A leader takes on the responsibility of looking after the success and well-being not only of an organization, but also of its people. The pandemic has heightened our awareness that the well-being of our team needs to be included in our measures of success, as it has exacerbated a mental health and burnout crisis. At the same time, the needs of others can quickly make it so that a leader’s self-care takes a backseat. Human nature is to work for change from the outside—to focus attention on shifting external factors rather than looking inward first. Yet, change is only possible and sustainable from the inside out. As leaders we have an opportunity to reconnect with our own humanity through a lens of compassion.
After nearly two decades of helping leaders around the world develop into conscious leaders, often while they guide their organizations through considerable change and transformation, I’ve seen that a critical characteristic of the most remarkable leaders is compassion, not only for others, but for themselves. Compassion can be a guiding force and light to get through the most challenging times. It can also create a powerful shift in organizational culture. As I share with my clients regularly, an organization’s greatest asset is its people. They are at the heart and core of any business or its ability to succeed. And, if we want to safeguard the mental health and the morale of each member of our teams, we also need to make it a habit to act with compassion for ourselves.
From Empathy to Compassion
When we practice empathy, we exercise our capacity to understand the feelings and emotions of others. When we practice compassion, we have a desire to help improve the situation beyond simply having awareness of it or an understanding of it. You might think of this as a gradual journey from sympathy, to empathy, to ultimately being able to bestow compassion. I often hear leaders say, “I feel you.” I challenge them to adjust and instead ask, “I feel you AND what support do you need?” We cannot pretend to know what will make a situation better for someone. It is always important to ask.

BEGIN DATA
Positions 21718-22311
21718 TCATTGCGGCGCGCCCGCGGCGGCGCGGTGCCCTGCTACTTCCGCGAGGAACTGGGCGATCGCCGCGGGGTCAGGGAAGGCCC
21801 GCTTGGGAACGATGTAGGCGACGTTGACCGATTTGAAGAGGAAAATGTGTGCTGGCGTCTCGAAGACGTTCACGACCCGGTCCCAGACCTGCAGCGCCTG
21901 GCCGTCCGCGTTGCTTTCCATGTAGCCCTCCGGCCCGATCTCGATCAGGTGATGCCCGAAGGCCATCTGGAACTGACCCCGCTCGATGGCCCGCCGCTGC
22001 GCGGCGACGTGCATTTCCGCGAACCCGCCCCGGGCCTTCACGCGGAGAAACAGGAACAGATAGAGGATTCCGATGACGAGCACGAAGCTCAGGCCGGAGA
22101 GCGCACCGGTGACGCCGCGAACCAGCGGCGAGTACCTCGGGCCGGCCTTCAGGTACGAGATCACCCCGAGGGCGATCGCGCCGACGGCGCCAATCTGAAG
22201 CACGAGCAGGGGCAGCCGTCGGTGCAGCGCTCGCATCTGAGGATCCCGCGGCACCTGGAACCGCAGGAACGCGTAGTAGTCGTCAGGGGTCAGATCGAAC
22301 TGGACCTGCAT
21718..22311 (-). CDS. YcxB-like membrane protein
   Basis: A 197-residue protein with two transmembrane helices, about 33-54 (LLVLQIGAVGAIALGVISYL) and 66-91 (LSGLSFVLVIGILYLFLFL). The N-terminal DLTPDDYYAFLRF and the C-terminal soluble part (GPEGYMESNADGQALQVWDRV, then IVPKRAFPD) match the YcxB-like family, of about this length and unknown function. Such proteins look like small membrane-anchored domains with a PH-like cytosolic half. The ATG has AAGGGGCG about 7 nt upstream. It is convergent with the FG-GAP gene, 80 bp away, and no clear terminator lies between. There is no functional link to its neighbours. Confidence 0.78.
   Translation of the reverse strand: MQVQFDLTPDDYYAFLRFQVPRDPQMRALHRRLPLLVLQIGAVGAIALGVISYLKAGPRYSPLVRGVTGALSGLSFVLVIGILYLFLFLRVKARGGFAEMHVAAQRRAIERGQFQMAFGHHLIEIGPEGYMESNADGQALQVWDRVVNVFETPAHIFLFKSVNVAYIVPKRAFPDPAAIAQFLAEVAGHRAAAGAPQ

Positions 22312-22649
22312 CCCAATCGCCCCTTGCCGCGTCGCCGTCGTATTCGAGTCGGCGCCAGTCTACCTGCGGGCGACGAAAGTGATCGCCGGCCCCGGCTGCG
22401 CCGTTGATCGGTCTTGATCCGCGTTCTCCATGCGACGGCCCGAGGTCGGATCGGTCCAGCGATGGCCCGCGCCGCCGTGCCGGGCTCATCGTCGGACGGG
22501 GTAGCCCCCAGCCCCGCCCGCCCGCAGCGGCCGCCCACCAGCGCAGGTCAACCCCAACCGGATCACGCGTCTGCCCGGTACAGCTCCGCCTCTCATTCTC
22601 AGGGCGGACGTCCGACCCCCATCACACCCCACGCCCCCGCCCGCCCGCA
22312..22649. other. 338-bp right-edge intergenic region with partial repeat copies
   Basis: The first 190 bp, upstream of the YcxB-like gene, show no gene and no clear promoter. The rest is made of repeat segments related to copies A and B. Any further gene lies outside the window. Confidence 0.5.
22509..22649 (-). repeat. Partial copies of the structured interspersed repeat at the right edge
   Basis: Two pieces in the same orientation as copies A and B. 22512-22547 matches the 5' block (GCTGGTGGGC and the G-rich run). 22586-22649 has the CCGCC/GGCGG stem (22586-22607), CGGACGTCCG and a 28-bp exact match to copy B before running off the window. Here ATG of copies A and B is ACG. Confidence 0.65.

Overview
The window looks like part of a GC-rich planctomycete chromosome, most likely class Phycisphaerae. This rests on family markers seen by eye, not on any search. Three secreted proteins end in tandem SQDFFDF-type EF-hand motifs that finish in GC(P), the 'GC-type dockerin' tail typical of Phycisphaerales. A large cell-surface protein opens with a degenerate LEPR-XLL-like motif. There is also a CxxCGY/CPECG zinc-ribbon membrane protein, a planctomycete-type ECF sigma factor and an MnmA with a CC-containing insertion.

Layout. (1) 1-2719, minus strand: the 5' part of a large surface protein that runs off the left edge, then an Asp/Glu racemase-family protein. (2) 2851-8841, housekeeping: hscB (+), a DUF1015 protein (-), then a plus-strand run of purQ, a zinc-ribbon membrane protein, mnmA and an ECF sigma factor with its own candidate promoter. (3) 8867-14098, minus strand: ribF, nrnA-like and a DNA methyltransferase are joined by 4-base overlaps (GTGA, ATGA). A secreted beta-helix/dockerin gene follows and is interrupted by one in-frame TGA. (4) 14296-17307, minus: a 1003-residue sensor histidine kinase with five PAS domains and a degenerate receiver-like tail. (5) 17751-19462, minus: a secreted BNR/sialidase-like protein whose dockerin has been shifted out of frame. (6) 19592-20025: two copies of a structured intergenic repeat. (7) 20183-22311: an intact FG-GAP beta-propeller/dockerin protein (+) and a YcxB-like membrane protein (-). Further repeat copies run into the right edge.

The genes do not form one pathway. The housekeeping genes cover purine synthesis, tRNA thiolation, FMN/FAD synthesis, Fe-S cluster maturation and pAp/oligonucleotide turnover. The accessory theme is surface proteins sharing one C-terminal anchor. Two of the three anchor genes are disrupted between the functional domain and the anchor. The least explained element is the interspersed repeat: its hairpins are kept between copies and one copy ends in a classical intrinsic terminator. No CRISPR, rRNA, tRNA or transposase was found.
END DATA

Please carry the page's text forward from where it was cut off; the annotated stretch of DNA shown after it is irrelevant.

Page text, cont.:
This also goes for our personal practice of self-compassion as leaders. When the world feels heavy and overwhelming, we can take a pause and ask ourselves: What would actually be helpful in this moment?
Although self-compassion may feel unnatural or selfish at first, there are small ways you can practice on a daily basis. Over time you’ll find that compassion will become embedded both in the ways you lead, and in how you care for yourself and others, honoring your own boundaries. Here are seven ways you can build the habits of self-compassion:
7 Self-Compassion Habits for Leaders
1. Cultivate Daily Awareness
Awareness drives change and also helps us focus on what is. We can miss many beautiful moments in our life simply by not savoring the present moment. Likewise, we cannot shift away from something we are not willing to see or face. Self-awareness is a critical component of being able to practice self-compassion. Cultivating awareness is a daily practice of coming back to the here-and-now and being able to observe fully. It’s an opportunity to develop a mindfulness or meditation practice—take a pause in order to respond versus react.